The entire area is under a burn ban. Burning is not allowed for any reason, and fines will be issued to those who violate the ban.
Saturday, Nov. 18
The Black Bear Fire as seen from I-40. USFS photo
5:28 p.m. New fires start in WNC
The N.C. Forest Service’s wildfire map shows two new fires in Western North Carolina. A 1.5-acre fire has started near the Georgia state line in Clay County, just east of Chatuge Lake, and a 5-acre fire has started in southern Buncombe County. Both are 0% contained.
As of the last available update, the Black Bear Fire in Haywood County is 1,193 acres and 0% contained, with 166 people on the scene. Firefighters plan to use I-40 the Appalachian Trail and Forest Service Road 3580 as primary containment lines. Containment line work along the A.T. will consist of raking away leaves and twigs and removing fallen trees, both activities that take place during normal trail maintenance.
“Last night’s wet weather is giving firefighters an excellent opportunity to put containment lines in place, as well as for fire managers to work with local county, state and federal agencies to plan for drier conditions conducive to fire spread beginning this weekend through early next week before additional rainfall occurs later in the week,” reads an update the U.S. Forest Service posted this morning.
Unless fire fuels were wetted by rain, surface fuels will support very active fire spread with slope and wind. Heavy fuel concentrations will cause flare-ups and accelerated spread rates. Fire behavior characteristics for the day include wind and slope-aligned head fire spread, including fingering runs on steep slopes. Expect active flanking fire with potential head runs. Sustained backing may produce slope reversals in creek bottoms.
Expect smoke when traveling I-40 near the fire, which is located at mile marker 3 near the Tennessee state line. No evacuations are in place at this time, but several closures remain. The A.T. is closed from I-40 to Max Patch, and road closures are in effect for Cold Springs Road and Brown Gap Road. Impacts to travel along I-40 are expected.
The Collett Ridge Fire, burning in Cherokee and Clay counties, remains at 5,505 acres and is now 82% contained. The Poplar Drive Fire in Henderson County remains 98% contained at 434 acres. The fire, which destroyed multiple structures, including a home, was determined to be caused by a debris burn.
As of Nov. 17, 769 fires have burned statewide since Nov. 1.
Friday, Nov. 17
The Black Bear Fire, as seen from the sky. U.S. Forest Service photo
4:08 p.m. — Black Bear Fire swells
The Black Bear Fire in Haywood County has grown to 1,193 acres after starting yesterday morning in connection with a tractor-trailer accident on Interstate 40, 3 miles from the Tennessee state line. The fire spread north of the highway, rapidly progressing up steep slopes with southeast winds.
The fire is 0% contained and prompting a closure of the Appalachian Trail from I-40 to Max Patch, with road closures in effect for Cold Springs Road and Brown Gap Road. Impacts to travel along I-40 are expected. However, the fire is not currently threatening any structures.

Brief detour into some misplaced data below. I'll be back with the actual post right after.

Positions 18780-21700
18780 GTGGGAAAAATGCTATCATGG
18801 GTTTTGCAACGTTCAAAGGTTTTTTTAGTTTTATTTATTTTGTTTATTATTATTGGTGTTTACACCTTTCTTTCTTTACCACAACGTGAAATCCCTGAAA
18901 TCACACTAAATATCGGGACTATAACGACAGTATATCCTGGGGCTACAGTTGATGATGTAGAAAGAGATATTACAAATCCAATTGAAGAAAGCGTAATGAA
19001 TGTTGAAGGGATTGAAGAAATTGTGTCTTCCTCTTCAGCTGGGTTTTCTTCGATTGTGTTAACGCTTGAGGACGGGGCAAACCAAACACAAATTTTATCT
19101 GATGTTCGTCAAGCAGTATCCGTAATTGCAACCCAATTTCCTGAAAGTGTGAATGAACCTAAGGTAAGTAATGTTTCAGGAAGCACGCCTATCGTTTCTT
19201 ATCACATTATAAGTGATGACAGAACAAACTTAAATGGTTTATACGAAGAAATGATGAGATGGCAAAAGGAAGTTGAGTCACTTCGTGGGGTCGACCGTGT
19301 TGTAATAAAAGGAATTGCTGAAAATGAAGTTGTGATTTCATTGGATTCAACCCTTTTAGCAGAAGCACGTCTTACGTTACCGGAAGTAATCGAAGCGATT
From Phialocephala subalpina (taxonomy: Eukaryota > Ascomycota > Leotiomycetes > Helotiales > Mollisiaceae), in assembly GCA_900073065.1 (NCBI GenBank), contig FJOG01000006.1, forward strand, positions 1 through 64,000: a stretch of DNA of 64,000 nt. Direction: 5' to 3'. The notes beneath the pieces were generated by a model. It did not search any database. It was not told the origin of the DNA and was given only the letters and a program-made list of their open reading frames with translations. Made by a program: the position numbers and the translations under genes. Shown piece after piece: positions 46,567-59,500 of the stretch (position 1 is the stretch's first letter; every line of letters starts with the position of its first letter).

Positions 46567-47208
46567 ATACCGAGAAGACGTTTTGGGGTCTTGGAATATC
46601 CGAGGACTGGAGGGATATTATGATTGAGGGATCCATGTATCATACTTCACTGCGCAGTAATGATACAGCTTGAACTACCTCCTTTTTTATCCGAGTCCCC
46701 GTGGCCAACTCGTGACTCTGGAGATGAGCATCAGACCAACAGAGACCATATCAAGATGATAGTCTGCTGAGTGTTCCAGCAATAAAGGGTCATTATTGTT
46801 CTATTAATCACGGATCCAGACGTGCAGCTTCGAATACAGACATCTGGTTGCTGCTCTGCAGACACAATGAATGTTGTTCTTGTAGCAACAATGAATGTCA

Crews are assessing the area for the construction of primary, alternate and contingency control hand and dozer lines from I-40 north to the Tennessee state line, as well as identifying needs for structural protection and other values at risk. Additional firefighting resources have been requested and are enroute.
Surface fuels, steep slopes and wind will support very active fire spread. Heavy fuel concentrations will cause flare-ups and accelerated fire spread rates. Fire behavior characteristics for the day include wind and slope-aligned head fire spread, including fingering runs on steep slopes. Expect active flanking fire with potential head runs. Sustained backing may produce additional head runs in creek bottoms.
A cold front approaching the region today will bring increasing clouds with wetting showers tonight, starting after sunset, with rainfall of one-quarter to half an inch expected overnight. Clouds and showers may linger into the morning Saturday before clearing in the afternoon.
The Southern Area Blue Incident Management Team has assumed command of the fire after transitioning away from the Collett Ridge Fire in Cherokee County, which is now 80% contained at 5,505 acres. The U.S. Forest Service’s National Forests of North Carolina has assumed command of that incident. Crews will continue to monitor and patrol, perform mop-up operations such as extinguishing any lingering hotspots, and remain available to respond to any new fires. Smoke will continue to be visible as forest floor fuels and snags continue to smolder.
On that fire, closures are in effect in the area from Big Stamp east to Shinbone Ridge to Signal Bald and a road closure is in effect from the intersection of Little Fires Creek Road, 340B, and Fires Creek Road, 340. The Rim Trail is temporarily closed for approximately 7 miles from Big Stamp to Shinbone.
The Poplar Drive Fire in Henderson County is now 98% contained at 434 acres. One home, two cabins, one uninhabitable mobile home, one uninhabitable cabin and two outbuildings were destroyed. One home was damaged. Firefighters continue to reinforce containment lines and target any smoldering pockets that remain. The cause of the fire was determined to be a debris burn.
The Bullet Fire in Monroe County, Tennessee, remains at 103 acres. The Mill Mountain Fire in Sumter National Forest in South Carolina is 100% contained at 990 acres, and all associated closures have been lifted.
Thursday, Nov. 16
4:27 p.m. — Campfires banned in Great Smoky Mountains National Park
All campfires and charcoal use are now banned throughout the Great Smoky Mountains National Park, escalating a ban issued Nov. 6 that applied only to backcountry fires. The ban will remain in effect until further notice.